Tying your own flies

One of the things I would really like to do with this blog is to demystify fly fishing. There is some sort of reputation or even stigma about fly fishing that it is an art form, takes years to master, is too expensive for common blue collar folks, blah, blah, blah. These myths are perpetuated by the media to a certain extent with movies like A River Runs Through It and Kiss the Water but the worst purveyors of this bull are fly fishermen themselves. Most people want to feel good about themselves and be a part of something they can identify with and I get that, but fly fishing and fly tying are really not that difficult. After all, you are trying to fool an animal with a brain the size of a pea that only thinks about eating and procreating, of course that describes most human beings as well. But really, tying a passable fly and flopping it out at realistic distances to catch fish is not hard at all. I'm not going to lie, the initial investment for all the gear needed to tie flies is not cheap, however, the first successful fly you tie you will start recouping your investment. I have not bought commercial flies in years and go through several dozen a year.

Tying your own flies is extremely rewarding. Catching fish on flies that you tied or maybe even a fly you invented is a great feeling. Although a truly new pattern is virtually impossible, somebody, somewhere has already tied it and caught fish with it but it is still fun to try. Commercial flies are expensive, about the cheapest you will find are around $1 a piece and it goes up from there, also my experience with commercial flies is that they tend to start falling apart very quickly. Tying my own flies would be worth it to me even without the cost benefit, just for durability alone. This is one of my flies that I fished one hell of a caddis hatch in Montana with. It has well into the double digits of fish caught with it and was still catching fish when I took it off. I have never had a commercial fly come close to that durability. Not the best pic in the world but I think you can see how well chewed that fly is.

So what do you need to start tying flies? First and foremost you need a vise. The vise is what holds the hook so that you can tie on the fluffy bits. I am absolutely no expert on the latest and greatest, my vise is probably 80 years old and was handed down to me from the person that taught me to tie, my grandfather. It is a Thompson model A and you can find them on Ebay for $20 or less. I certainly am not saying that you need to use one of these antique vises, but I will say it seems to be perfectly capable and I refuse to get rid of it for sentimental reasons. I would love to know how many hundreds of pounds of fish have been caught with flies tied on that vise. New vises have lots of bells and whistles, such as rotating 360 degrees, which I can see as helpful but I just have not pulled the trigger on one.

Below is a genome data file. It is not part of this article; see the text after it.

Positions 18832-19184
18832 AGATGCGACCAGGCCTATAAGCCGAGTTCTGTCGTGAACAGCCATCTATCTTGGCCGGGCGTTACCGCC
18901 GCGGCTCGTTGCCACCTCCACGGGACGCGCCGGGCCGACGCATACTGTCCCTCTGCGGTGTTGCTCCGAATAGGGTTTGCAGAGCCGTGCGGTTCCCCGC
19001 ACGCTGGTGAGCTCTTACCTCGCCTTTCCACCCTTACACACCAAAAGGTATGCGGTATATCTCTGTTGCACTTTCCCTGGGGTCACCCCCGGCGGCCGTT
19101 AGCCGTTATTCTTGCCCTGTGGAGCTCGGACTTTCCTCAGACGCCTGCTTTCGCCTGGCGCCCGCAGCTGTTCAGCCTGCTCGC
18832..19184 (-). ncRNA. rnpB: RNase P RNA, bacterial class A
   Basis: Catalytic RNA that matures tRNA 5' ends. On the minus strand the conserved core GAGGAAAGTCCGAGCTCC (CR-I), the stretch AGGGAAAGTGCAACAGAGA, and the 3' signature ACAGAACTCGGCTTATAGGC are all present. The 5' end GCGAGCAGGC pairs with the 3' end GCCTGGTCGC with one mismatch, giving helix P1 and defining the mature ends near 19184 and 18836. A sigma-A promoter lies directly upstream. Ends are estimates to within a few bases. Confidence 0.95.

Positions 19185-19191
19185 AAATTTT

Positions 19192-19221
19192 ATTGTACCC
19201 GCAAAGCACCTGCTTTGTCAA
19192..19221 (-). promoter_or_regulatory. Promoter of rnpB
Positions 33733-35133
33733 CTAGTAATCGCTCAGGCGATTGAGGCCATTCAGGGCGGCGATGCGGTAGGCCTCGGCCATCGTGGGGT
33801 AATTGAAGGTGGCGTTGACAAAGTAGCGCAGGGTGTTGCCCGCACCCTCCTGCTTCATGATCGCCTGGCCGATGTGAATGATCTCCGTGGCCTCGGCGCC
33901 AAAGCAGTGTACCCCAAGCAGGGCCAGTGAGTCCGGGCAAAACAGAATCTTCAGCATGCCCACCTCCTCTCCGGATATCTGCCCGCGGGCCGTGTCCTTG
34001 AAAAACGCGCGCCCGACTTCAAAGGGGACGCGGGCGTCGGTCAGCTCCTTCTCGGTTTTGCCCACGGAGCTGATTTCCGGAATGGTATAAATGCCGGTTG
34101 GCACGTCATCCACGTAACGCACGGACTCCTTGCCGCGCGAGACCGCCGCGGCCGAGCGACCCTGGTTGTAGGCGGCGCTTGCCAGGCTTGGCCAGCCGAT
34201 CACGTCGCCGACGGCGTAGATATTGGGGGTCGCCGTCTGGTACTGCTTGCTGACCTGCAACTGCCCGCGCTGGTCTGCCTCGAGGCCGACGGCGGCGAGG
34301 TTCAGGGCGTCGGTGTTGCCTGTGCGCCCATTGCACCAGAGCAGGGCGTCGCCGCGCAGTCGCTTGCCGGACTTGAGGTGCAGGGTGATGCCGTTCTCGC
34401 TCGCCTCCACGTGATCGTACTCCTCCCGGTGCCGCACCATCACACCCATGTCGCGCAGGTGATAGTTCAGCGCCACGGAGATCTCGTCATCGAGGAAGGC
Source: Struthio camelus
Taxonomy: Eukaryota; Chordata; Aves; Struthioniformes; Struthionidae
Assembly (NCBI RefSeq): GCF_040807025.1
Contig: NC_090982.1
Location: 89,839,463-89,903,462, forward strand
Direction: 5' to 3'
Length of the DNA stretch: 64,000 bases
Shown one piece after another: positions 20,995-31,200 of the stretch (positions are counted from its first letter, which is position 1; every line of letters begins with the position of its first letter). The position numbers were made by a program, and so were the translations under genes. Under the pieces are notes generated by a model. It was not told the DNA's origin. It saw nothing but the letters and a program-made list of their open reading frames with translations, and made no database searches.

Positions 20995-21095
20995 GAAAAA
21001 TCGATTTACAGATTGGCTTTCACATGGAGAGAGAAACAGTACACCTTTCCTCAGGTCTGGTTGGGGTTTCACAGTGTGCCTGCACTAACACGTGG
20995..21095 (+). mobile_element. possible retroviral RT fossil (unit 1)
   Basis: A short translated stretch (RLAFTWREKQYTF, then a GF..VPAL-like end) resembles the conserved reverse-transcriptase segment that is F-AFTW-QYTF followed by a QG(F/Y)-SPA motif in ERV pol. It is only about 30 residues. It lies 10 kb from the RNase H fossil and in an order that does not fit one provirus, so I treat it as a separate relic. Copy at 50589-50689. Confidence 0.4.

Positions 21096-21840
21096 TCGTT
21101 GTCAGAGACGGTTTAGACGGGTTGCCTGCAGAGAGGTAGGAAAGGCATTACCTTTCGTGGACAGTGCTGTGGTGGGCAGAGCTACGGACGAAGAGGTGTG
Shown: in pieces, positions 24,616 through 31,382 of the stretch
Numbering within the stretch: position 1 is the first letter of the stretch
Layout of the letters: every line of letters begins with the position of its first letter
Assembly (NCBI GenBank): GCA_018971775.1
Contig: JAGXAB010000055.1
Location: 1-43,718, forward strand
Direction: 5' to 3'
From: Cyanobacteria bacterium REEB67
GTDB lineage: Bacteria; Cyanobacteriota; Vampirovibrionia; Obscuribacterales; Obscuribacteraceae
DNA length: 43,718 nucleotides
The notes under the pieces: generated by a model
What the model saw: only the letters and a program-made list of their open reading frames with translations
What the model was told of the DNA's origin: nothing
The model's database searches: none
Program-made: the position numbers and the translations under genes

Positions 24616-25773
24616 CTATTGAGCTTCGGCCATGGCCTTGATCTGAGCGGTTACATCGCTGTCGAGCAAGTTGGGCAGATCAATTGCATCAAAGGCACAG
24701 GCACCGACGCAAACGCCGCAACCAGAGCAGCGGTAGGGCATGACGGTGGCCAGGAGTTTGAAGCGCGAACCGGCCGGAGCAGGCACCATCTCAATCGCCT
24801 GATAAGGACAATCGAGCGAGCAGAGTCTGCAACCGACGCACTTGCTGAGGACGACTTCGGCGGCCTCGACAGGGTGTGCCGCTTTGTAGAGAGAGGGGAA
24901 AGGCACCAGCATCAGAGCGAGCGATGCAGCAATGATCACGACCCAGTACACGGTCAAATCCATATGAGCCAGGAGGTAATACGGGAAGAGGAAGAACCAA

Besides the vise you need a few specialized tools. A pair of razor sharp, fine tipped scissors and a thread bobbin is probably all that is absolutely necessary for most patterns but a whip finisher and hair stacker comes in handy as well. Dr. Slick makes a very nice tool kit with everything you need in one package. It is not terribly expensive and the quality of the tools is actually very good.  Do not let the surgical kit appearance intimidate you, I promise it is really not that hard and the tools are actually quite easy to use with just a little practice.

You will also need the feathers and fur, thread and body material needed to make a fly. The rooster and hen necks used to tie most flies are not cheap, by a long shot. But when you are looking at them and the sticker shock hits you, remember that with each neck you will be able to tie hundreds of flies that last much longer than commercial flies. I use Metz grade #3 necks which are cheaper and still have great quality, I have been using the same necks for a over a year and they still have plenty of flies left in them. A great source of material is J. Stockard and FishUSA, there are lots more companies out there and you may be able to shop around and get lower prices.
For making the bodies I use commercially made dubbing material, it is not expensive and a little goes a long way. A packet large enough to make 100s of flies is less than $15. I like the nymph material cause it is coarser and makes "buggier" looking flies in my opinion.

To the right is a picture of a couple of the color necks I use most and some dubbing in a dispenser.

Besides thread and hooks that is pretty much it. Your kit will grow in time as you tie more flies and different patterns but to tie basic patterns you don't need a room full of gear. The tupperware box in the picture of my vise holds all my gear and yes that is my living room coffee table, as I said you don't need an elaborate set up to tie usable flies.

I hope you are not more intimidated than you were when you started reading this, believe me, if I can do it you can too. If there is a local fly fishing club near you, and I bet there is, they will usually have loaner material and are more than willing to help new fishermen and fly tiers. There are also some very good detailed Youtube videos explaining in depth how to tie different patterns of flies. One of my favorites is Fly Fish Food, excellent tutorial videos. So if you have started fly fishing and are ready to take the next step of tying your own flies, go for it!

See you on the creek, Chris


Popular Posts